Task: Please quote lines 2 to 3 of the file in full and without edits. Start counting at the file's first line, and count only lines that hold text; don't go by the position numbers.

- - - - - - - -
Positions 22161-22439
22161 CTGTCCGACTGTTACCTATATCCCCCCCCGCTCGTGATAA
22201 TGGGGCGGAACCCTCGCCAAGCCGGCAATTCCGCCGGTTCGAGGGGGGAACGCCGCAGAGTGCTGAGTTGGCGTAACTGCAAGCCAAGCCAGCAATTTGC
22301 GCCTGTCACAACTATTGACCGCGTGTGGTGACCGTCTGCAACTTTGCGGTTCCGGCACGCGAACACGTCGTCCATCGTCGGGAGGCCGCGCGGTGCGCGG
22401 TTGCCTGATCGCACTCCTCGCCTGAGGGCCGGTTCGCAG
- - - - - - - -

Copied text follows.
22161 CTGTCCGACTGTTACCTATATCCCCCCCCGCTCGTGATAA
22201 TGGGGCGGAACCCTCGCCAAGCCGGCAATTCCGCCGGTTCGAGGGGGGAACGCCGCAGAGTGCTGAGTTGGCGTAACTGCAAGCCAAGCCAGCAATTTGC